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Monday, November 11, 2013

War and Remembrance in Crime Fiction

From battlefield poetry like “In Flanders Fields” to modern blogs about war experiences, the written word is our most enduring way to climb into the experiences and effects of war. Non-fiction accounts begin even before the conflict ends, in battlefield reports and letters home, and military if not popular analyses are produced seemingly forever more. Literature in other forms goes in and out of fashion, and crime fiction takes its turn.

We all know of John McCrae, who wrote that most iconic Canadian poem still recited in schools and now sung at Remembrance services nearly a hundred years later. But how many remember the many other trench poets, from Canada and other nations, who recorded the brutal truth of war with words of power and beauty that, when widely read by the non-combatant public far from the Western Front, helped force an end to firing squads as the punishment for shell shock, and may have hastened the end of the war?

Their leaders were unquestionably Siegfried Sassoon and Wilfred Owen. The latter was killed before he could see what change his words had wrought in his society, but his work is taught in first-year English classes every fall across this country and continues, nearly a hundred years after his death, to influence discussions of war and human conflict.

In longer works, there are many general novels that touch on the war in some aspects. One in particular shows the changing public attitude to war. Lucy Maud Montgomery wrote the last of her ‘Anne of Green Gables’ books during and immediately after WW1, about Anne’s children growing to adulthood during those years of patriotism, gritty reality, and overwhelming losses. Rilla of Ingleside was published in full in 1921 and considered a realist account by those who had lived through the war years in Eastern Canada. 

When it was republished a few decades later, five percent of the book - mostly dealing with the first world war as it was experienced in rural PEI families- was edited out to make it more suitable for a new generation of young female readers, who were assumed not to be interested. Fifty years later, fashion having changed again, Rilla was republished in its original form, and helped a new generation, mostly of young girls, see those parts of Canada’s history as more than bare words on the pages of a history textbook.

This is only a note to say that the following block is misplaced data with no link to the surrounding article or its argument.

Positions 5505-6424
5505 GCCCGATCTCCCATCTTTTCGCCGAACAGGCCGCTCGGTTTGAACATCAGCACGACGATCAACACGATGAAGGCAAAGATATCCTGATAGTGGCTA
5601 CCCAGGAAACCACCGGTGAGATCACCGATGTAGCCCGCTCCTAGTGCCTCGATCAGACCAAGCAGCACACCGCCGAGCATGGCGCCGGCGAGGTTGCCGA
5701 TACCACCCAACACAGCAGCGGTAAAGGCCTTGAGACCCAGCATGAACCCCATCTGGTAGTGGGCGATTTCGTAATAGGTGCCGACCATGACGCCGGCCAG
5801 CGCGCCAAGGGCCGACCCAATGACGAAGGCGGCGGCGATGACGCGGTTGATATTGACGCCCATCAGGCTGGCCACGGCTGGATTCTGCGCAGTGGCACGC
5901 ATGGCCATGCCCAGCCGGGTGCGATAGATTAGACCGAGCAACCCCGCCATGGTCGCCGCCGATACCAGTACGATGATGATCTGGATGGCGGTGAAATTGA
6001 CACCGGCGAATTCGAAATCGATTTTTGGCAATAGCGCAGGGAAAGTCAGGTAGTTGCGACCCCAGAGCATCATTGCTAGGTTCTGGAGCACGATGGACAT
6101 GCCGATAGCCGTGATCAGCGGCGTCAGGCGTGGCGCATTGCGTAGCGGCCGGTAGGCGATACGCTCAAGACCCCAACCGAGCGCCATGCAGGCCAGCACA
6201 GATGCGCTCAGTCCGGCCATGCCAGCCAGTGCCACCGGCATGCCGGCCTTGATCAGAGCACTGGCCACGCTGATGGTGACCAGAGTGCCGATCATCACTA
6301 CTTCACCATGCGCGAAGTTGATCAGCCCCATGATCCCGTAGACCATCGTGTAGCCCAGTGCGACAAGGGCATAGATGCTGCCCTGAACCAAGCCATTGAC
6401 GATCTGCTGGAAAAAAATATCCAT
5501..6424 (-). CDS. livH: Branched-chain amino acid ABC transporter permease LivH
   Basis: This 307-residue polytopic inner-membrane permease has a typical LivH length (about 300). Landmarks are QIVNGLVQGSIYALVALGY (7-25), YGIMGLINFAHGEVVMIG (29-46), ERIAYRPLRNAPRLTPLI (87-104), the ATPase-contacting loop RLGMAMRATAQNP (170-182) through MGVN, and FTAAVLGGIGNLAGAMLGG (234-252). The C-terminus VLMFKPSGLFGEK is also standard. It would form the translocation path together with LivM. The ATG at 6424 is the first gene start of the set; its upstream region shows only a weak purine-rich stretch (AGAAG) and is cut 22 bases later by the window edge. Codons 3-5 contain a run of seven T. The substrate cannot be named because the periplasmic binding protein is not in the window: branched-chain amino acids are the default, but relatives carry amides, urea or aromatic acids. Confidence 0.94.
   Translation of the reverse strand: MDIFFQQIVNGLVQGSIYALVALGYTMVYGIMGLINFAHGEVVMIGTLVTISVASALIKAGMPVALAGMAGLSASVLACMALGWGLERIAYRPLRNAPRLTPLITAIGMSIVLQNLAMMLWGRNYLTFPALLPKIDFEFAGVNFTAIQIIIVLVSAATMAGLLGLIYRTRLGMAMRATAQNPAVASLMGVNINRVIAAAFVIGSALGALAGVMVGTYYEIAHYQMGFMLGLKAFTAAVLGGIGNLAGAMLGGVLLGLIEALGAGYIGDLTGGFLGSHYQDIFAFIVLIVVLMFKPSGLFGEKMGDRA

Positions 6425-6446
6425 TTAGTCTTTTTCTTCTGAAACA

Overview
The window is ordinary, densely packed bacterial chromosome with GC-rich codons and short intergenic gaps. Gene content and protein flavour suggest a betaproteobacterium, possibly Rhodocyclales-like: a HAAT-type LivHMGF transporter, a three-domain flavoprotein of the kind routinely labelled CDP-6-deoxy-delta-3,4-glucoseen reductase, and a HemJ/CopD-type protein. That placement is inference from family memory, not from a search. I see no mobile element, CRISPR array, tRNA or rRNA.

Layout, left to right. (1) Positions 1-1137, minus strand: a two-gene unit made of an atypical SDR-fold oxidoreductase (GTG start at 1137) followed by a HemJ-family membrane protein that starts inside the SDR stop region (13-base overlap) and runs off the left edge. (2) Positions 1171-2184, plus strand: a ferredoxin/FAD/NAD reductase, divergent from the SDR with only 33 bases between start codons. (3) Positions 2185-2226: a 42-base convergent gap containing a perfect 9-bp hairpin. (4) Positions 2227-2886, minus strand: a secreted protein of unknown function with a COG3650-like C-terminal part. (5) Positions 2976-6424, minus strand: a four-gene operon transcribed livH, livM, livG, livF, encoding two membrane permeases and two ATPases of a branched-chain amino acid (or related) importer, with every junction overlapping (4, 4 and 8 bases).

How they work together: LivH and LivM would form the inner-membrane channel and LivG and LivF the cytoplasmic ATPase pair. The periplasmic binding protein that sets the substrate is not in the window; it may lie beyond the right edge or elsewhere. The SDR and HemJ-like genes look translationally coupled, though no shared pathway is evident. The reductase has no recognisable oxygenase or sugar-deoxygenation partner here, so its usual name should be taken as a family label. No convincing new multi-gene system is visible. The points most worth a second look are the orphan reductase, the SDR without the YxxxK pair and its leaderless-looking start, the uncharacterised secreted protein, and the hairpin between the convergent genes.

Literature, including popular fiction, helps both those connected to war and those removed from it to understand and process its pain. It breathes life onto the pages of history.  Crime writers who have integrated wars and their effects include

Dorothy L. Sayers gave her sleuth, Lord Peter Wimsey,  a recognizable and compelling case of what we now call Post-Combat Stress Disorder, but during and after World War One was known as shell shock. 

Helen McInnes, whose post-war thrillers included hunts for Nazi-looted treasures, and even for Nazis, had a closer connection to World War 2. Her third novel, Assignment in Brittany (1942), was required reading for Allied intelligence agents who were being sent to work with the French resistance.

Enid Blyton, whose Adventure children stumbled into a cache of religious and cultural treasures in The Valley of Adventure, introduced generations of children to Nazi art looting and the lingering effects of that war in Europe.

Andrew Martin, whose Jim Stringer novel, The Somme Station, takes us into the heart of a WW1 battlefield.

James R. Benn, whose Billy Boyle is a brash young Boston cop brought to Europe by his uncle Ike (yes, that Ike) to be a special investigator in theatres of war, looking into crimes too sensitive for local police forces, introduces mystery readers around the world to the command and complications of the American Army in WW2.

Mary Jane Maffini's Camilla McPhee novel TheDead Don’t Get Out Much is at once a lively chase and a heart-tugging tale of an older friend’s hidden WW2 history.

Carola Dunn's 1920s sleuth, Daisy Dalrymple, traces a connection between the Great War and the bodies found in a shallow grave in Epping Forest, in  Anthem for Doomed Youth, whose title is taken from the famous poem by Wilfred Owen, the World War One trench poet.

These are only a few of the many crime novels of the past century that deal with some aspect of some war. Every one brings war and its effects to life for readers of every age and interest level. While none of those listed here deal with the ongoing Iraq or Afghanistan wars, or other current conflicts around the globe, I'm sure they're out there. You'll find them if you look.

Crosses photo credit to Neil Zeller Photography, Calgary


  1. Thanks so much, Jane. What a wonderful post. I read Rilla of Ingleside with the WW1 chapters (maybe an older version or possible a newer one) and they had quite an impact. It's lovely to be in this compamy - I love James Benn's books and Carola Dunn's and, of course, the Sayers. I see I now have more to read.


    MJ aka Victoria Abboot (or vice versa)